Monday, January 11, 2010

What you crave?

Is it possible to crave something you've never had? Can the brain combine flavors and textures that it knows into something brand new and tell your stomach that this is what it wants? I'd have to say yes. Yesterday I woke up thinking about lamb stew. I have never made nor eaten lamb stew but I've had plenty of lamb and plenty of stews. I couldn't get the thought out of my head. Whether I was having coffee and donuts with friends, wandering the aisles of the new Costco in Harlem or chowing down on a Big Mac while parked in a bus stop in my friends SUV the thought of lamb stayed with me. I flipped through a few cookbooks and searched the standard cooking websites but I couldn't find anything that appealed to me. The Irish lamb stew recipes seemed too bland and the Moroccan style, while delicious seemed more complex than my comfort food seeking brain was looking for.

So I made it up. I knew in my head what I wanted to create. A rich stew with chunks of lamb, loaded with vegetables in a rich broth. For some reason I wanted it to have a Guinness base. On my way home I stopped at my favorite overpriced market in the neighborhood and picked up lamb stew meat, multi-colored fingerling potatoes and a large white onion. Using a tried and true method for beef stew I seasoned the lamb with salt and pepper and gave it a light dredge in flour. I browned the lamb on all sides in vegetable oil. When the lamb was browned I wiped out the pot, added a little olive oil and gave a quick saute of my veggies (carrots, potatoes, onion, celery and a smashed garlic clove). The lamb went back into the pot along with a little tomato puree, beef broth and of course, a half bottle of Guinness stout. I added a few sprigs of fresh thyme, brought the whole thing up to a boil and then lowered the gas and let it simmer for 45 minutes. After 45 minutes had passed I took the cover off and let the liquid boil down into a dense rich broth.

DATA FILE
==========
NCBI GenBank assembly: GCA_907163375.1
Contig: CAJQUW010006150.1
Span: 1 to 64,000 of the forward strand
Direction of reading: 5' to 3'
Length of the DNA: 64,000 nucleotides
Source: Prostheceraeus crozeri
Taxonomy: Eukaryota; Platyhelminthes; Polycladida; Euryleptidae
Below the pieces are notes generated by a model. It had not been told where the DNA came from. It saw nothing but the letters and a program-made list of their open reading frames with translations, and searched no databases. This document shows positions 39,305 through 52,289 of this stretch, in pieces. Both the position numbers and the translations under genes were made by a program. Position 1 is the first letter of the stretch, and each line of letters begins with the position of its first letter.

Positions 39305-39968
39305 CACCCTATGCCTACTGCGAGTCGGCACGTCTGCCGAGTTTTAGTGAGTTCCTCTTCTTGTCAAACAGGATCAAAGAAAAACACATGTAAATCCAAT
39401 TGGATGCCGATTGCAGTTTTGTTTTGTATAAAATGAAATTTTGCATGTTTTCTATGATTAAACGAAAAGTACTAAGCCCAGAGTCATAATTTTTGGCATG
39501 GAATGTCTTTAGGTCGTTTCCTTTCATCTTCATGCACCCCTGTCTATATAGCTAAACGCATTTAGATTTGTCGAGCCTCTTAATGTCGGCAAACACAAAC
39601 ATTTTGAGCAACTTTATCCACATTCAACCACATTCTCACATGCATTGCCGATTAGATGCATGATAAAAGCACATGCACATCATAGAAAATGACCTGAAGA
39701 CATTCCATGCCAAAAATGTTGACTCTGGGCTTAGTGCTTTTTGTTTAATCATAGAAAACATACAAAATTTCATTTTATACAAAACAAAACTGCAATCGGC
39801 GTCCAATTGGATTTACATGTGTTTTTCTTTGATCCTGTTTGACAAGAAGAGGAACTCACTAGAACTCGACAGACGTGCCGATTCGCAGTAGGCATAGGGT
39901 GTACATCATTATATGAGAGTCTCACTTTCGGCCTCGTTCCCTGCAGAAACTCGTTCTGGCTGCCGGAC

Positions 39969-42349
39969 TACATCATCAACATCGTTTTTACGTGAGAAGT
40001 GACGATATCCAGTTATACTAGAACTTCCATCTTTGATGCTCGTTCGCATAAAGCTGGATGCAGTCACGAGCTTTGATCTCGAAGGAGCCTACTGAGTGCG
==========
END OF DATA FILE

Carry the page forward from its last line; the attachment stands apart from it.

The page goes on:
A dip of my tasting spoon told me this flavor combination that was so new to me was in fact what I had been craving. The lamb was tender, the vegetables soft and the broth was rich and complex with the Guinness providing an earthiness to the dish that I was looking for.

My Mom has always been an amazing cook but what amazed me the most was when she would put something together that she had never had before but that she just thought sounded "so good". She be in the kitchen adding a little of this and some of that and next thing we knew we had a new family favorite (that most likely would never be created in its exact likeness again). It was this spirit of adventure that gives me the courage to put lamb to stew and experiment on my own! Thanks, Mom :-)

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